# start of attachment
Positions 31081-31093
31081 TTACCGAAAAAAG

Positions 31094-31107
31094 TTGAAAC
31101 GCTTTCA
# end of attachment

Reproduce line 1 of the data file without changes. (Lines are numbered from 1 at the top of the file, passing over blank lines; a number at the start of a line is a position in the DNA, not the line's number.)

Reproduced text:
Positions 31081-31093